The State Board of Elections held a public hearing in Winston-Salem Tuesday night to get feedback from voters about how the voter ID law should work at the polls. The board of elections has a proposed list of rules that voters got to comment on during the two-hour hearing. “Voting is fundamental, it’s extremely important. We take it very seriously, it’s what we do every day. It doesn’t surprise us that folks have feelings that run deep on these issues,” Josh Lawson said, the public information officer for the board of elections. This is the fifth meeting state officials have held to get feedback from citizens across the state. The next meeting is in Boone. A large crowd came to share their thoughts on the hotly debate law that goes into effect in 2016. It will require all voters to show a photo ID before casting a ballot. “This is not a light subject, these rules. People died trying to earn a right to vote. People died. So, please keep that in mind,” one woman said at the meeting.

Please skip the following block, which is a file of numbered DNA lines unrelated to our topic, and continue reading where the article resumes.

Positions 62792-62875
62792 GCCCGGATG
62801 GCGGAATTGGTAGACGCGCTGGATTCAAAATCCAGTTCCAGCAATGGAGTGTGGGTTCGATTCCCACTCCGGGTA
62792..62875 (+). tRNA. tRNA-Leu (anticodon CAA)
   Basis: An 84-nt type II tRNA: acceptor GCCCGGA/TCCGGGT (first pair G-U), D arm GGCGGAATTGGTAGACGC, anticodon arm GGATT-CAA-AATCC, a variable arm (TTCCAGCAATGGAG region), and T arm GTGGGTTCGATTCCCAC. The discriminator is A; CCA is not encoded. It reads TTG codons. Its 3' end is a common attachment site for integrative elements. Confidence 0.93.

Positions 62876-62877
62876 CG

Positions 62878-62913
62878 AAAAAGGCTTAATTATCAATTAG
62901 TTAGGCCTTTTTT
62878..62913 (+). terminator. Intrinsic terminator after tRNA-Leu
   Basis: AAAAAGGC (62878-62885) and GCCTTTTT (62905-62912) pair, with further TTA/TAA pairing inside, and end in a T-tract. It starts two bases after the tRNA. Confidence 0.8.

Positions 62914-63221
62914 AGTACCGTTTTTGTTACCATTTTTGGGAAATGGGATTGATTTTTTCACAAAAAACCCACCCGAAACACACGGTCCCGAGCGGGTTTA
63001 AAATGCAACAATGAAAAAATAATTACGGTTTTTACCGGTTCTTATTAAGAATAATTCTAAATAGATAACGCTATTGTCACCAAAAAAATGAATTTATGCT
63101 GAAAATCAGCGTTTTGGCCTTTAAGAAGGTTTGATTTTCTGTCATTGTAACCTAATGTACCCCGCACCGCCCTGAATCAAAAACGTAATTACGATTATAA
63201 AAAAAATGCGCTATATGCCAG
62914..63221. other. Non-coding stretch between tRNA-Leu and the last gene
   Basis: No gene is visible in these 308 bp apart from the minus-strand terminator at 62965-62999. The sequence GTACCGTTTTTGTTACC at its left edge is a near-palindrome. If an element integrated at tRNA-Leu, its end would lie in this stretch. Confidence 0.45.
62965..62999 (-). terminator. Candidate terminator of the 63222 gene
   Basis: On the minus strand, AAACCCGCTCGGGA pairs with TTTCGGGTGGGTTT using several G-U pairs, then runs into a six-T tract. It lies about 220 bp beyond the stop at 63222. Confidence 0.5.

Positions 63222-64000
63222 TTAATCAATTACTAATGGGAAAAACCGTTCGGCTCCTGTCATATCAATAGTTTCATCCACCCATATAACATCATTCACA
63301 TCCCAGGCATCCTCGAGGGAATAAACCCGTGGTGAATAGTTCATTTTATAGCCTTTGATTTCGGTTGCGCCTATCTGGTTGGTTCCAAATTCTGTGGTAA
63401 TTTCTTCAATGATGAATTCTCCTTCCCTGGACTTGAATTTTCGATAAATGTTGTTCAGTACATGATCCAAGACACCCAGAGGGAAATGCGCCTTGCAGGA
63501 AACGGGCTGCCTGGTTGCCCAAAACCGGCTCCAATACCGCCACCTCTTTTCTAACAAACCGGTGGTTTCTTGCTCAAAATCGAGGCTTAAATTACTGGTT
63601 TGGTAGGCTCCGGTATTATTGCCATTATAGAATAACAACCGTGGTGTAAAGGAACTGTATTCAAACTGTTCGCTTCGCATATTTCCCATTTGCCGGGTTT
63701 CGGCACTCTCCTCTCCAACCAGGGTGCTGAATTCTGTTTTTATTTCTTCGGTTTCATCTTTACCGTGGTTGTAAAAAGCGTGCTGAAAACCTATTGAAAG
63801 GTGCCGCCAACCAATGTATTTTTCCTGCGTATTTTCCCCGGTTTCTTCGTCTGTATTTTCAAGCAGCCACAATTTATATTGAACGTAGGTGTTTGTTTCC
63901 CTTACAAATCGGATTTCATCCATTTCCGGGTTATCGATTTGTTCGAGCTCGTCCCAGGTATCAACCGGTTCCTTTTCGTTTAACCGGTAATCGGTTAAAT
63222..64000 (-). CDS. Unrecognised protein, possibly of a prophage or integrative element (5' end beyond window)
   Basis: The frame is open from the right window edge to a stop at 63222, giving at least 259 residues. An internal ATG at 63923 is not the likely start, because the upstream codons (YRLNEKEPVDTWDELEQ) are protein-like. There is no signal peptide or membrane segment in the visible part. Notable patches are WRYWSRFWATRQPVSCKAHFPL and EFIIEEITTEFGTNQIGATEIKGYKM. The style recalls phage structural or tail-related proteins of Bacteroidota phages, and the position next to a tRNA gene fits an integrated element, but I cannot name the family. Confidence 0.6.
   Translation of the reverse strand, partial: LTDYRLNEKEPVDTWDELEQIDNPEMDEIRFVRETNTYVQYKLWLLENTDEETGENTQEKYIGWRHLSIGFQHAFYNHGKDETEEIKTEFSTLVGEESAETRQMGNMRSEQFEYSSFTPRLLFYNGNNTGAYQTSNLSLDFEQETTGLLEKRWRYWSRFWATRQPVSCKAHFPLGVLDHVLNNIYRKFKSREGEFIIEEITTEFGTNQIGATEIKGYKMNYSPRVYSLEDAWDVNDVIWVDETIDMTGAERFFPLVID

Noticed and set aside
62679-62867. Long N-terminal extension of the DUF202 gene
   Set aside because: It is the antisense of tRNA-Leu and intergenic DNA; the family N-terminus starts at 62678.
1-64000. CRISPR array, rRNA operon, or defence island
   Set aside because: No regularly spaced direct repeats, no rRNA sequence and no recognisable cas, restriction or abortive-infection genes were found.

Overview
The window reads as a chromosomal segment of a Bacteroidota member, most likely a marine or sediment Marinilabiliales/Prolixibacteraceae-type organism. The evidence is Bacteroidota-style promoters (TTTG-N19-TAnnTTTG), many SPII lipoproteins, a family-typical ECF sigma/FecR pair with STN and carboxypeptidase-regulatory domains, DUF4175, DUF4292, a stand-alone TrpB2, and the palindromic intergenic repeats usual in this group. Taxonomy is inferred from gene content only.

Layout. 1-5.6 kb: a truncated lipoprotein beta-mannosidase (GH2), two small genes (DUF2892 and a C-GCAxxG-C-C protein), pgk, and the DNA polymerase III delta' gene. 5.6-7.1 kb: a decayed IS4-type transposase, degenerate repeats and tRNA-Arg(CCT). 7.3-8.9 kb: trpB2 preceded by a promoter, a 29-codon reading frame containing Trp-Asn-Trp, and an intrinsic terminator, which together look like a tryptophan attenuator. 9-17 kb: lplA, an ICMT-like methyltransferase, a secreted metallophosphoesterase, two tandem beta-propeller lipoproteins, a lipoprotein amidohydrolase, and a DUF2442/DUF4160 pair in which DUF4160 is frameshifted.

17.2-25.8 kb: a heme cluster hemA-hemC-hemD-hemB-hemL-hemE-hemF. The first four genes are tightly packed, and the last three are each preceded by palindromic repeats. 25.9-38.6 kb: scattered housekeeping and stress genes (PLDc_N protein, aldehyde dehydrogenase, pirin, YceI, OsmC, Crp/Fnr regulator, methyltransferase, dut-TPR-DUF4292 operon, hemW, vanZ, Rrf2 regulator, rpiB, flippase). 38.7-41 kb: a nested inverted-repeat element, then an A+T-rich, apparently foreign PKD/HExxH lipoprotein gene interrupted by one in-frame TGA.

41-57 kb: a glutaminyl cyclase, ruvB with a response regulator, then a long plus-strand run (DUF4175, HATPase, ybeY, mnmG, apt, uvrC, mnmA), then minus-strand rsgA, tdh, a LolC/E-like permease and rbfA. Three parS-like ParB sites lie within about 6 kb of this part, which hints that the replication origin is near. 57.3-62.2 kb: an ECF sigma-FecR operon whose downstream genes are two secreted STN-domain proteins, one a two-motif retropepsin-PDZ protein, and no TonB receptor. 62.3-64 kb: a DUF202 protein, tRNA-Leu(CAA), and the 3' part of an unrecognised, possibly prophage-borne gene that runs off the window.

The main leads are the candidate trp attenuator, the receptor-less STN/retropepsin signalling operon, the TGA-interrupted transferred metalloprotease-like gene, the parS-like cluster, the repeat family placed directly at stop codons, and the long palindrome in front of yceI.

The board of elections is required to come up with the procedures for how that law will work at polling places. The current rules proposed would first have an election official determine if you have a “reasonable resemblance” to your photo ID.
They cannot use the following as grounds to not accept your ID: weight, hair features, facial hair, skin complexion, cosmetics or tattoos, apparel, characteristics caused by medical condition, disability or aging, photographic lighting conditions or printing quality.
If the election official cannot determine if you match the photo, then three precinct judges at the polling place will decide and they must vote unanimously.
Full Article: State Officials Deciding How Voter ID Law Will Work At Polls.